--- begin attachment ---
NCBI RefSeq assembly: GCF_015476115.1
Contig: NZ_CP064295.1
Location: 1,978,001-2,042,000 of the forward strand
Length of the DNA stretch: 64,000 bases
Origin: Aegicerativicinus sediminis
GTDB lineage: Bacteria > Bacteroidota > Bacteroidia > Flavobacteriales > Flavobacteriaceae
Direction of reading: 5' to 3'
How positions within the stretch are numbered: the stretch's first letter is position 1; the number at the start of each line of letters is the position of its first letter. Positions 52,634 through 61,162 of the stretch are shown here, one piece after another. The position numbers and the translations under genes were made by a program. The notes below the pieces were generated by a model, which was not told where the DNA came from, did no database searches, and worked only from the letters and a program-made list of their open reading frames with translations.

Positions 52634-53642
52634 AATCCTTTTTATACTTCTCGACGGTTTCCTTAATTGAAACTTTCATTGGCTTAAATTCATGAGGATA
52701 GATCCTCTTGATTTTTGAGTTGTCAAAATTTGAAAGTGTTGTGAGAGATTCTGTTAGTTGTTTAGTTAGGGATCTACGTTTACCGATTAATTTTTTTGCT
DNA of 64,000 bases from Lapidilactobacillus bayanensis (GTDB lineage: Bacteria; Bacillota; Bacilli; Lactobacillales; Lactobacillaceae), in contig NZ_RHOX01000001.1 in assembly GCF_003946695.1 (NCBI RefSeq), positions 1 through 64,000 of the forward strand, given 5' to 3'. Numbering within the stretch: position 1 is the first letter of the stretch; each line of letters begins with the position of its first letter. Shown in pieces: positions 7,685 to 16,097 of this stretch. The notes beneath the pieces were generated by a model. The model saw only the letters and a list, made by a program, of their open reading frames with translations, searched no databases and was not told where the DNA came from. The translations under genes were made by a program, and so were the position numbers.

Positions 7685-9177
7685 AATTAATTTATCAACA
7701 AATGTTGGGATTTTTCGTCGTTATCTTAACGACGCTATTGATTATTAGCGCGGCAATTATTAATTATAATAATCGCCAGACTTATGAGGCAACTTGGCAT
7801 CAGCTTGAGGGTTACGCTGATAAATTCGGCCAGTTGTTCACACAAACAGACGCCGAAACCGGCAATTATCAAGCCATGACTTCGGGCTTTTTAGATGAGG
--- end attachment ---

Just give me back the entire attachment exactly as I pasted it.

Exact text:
NCBI RefSeq assembly: GCF_015476115.1
Contig: NZ_CP064295.1
Location: 1,978,001-2,042,000 of the forward strand
Length of the DNA stretch: 64,000 bases
Origin: Aegicerativicinus sediminis
GTDB lineage: Bacteria > Bacteroidota > Bacteroidia > Flavobacteriales > Flavobacteriaceae
Direction of reading: 5' to 3'
How positions within the stretch are numbered: the stretch's first letter is position 1; the number at the start of each line of letters is the position of its first letter. Positions 52,634 through 61,162 of the stretch are shown here, one piece after another. The position numbers and the translations under genes were made by a program. The notes below the pieces were generated by a model, which was not told where the DNA came from, did no database searches, and worked only from the letters and a program-made list of their open reading frames with translations.

Positions 52634-53642
52634 AATCCTTTTTATACTTCTCGACGGTTTCCTTAATTGAAACTTTCATTGGCTTAAATTCATGAGGATA
52701 GATCCTCTTGATTTTTGAGTTGTCAAAATTTGAAAGTGTTGTGAGAGATTCTGTTAGTTGTTTAGTTAGGGATCTACGTTTACCGATTAATTTTTTTGCT
DNA of 64,000 bases from Lapidilactobacillus bayanensis (GTDB lineage: Bacteria; Bacillota; Bacilli; Lactobacillales; Lactobacillaceae), in contig NZ_RHOX01000001.1 in assembly GCF_003946695.1 (NCBI RefSeq), positions 1 through 64,000 of the forward strand, given 5' to 3'. Numbering within the stretch: position 1 is the first letter of the stretch; each line of letters begins with the position of its first letter. Shown in pieces: positions 7,685 to 16,097 of this stretch. The notes beneath the pieces were generated by a model. The model saw only the letters and a list, made by a program, of their open reading frames with translations, searched no databases and was not told where the DNA came from. The translations under genes were made by a program, and so were the position numbers.

Positions 7685-9177
7685 AATTAATTTATCAACA
7701 AATGTTGGGATTTTTCGTCGTTATCTTAACGACGCTATTGATTATTAGCGCGGCAATTATTAATTATAATAATCGCCAGACTTATGAGGCAACTTGGCAT
7801 CAGCTTGAGGGTTACGCTGATAAATTCGGCCAGTTGTTCACACAAACAGACGCCGAAACCGGCAATTATCAAGCCATGACTTCGGGCTTTTTAGATGAGG